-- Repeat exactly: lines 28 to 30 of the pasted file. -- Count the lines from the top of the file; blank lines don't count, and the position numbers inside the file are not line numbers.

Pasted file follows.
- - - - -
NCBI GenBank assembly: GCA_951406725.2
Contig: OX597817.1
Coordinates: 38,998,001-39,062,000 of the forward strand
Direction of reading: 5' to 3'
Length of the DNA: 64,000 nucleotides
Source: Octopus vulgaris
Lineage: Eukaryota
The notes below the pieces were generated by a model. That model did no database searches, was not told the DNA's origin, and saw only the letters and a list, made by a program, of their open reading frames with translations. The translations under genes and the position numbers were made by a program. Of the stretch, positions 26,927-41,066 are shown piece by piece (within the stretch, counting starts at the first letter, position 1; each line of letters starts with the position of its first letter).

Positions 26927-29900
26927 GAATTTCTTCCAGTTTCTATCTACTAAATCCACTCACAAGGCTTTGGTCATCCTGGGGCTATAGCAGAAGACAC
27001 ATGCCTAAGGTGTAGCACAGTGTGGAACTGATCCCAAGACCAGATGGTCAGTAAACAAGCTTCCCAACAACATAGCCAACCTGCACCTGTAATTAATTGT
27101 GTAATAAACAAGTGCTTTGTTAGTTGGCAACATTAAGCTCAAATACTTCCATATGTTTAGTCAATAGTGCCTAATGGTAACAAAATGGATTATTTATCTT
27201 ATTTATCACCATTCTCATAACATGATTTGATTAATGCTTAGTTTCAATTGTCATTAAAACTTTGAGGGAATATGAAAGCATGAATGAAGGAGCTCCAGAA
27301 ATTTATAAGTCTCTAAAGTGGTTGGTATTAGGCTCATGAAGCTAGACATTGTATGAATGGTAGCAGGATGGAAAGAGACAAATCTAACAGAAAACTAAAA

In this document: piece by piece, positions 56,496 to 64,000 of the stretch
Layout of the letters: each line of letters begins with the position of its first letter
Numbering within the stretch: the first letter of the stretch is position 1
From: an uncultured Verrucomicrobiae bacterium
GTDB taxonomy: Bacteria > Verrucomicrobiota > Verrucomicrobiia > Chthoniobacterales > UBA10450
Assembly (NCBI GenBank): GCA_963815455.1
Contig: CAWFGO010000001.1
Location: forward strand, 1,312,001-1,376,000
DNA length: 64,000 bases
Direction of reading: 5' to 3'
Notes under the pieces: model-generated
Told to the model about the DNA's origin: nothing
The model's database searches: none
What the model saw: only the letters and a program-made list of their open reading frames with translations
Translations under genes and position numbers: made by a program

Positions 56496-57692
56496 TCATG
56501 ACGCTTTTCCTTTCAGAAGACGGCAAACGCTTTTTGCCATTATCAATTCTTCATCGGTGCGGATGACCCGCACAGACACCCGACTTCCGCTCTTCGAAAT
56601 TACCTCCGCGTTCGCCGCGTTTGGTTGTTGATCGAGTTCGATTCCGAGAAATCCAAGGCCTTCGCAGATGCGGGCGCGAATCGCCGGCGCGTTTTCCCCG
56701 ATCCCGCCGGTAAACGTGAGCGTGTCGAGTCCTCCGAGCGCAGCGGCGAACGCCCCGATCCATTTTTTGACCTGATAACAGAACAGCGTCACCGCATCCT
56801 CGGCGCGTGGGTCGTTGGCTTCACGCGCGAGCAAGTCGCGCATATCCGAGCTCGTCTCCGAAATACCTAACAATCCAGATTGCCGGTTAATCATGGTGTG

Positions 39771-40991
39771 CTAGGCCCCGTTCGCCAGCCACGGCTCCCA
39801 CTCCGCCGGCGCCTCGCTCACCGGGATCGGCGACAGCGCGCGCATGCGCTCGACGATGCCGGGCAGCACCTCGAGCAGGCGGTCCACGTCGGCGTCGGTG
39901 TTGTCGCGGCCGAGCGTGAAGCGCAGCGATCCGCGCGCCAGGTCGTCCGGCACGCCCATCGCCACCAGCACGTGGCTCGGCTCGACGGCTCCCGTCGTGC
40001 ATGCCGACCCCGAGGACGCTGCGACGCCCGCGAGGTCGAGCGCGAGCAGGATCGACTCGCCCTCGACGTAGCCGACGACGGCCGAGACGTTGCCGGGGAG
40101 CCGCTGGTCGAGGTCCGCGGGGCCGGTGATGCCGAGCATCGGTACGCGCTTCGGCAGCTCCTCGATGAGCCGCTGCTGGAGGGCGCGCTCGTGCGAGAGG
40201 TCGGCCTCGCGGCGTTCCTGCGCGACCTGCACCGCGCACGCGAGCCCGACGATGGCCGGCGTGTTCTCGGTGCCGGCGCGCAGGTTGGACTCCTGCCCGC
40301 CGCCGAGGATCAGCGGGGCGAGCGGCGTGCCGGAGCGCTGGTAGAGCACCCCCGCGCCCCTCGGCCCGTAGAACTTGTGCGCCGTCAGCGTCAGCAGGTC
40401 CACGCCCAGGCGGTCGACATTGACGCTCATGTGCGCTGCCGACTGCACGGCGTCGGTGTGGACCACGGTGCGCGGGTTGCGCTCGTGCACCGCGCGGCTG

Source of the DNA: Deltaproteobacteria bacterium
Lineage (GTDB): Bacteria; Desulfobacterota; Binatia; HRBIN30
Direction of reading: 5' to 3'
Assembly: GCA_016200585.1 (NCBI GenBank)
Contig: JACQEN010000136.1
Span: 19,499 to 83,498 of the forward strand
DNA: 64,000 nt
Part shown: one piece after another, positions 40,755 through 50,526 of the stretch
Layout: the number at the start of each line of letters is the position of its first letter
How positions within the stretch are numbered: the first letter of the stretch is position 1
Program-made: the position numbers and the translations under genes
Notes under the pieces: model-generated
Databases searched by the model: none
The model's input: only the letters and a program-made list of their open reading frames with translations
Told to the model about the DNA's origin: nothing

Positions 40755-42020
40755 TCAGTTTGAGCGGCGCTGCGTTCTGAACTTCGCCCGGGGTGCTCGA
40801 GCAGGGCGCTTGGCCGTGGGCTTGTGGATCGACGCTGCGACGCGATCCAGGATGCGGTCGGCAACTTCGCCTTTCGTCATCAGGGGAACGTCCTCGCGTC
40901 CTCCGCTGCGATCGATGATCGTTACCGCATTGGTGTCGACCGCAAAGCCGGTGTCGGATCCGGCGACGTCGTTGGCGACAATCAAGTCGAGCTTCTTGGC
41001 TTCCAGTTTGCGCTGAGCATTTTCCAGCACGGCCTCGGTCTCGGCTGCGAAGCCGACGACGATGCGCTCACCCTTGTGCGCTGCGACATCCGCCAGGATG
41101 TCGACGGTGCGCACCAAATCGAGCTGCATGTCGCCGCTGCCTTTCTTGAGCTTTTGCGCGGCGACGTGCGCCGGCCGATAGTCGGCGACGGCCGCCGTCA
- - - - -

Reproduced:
What the model saw: only the letters and a program-made list of their open reading frames with translations
Translations under genes and position numbers: made by a program

Positions 56496-57692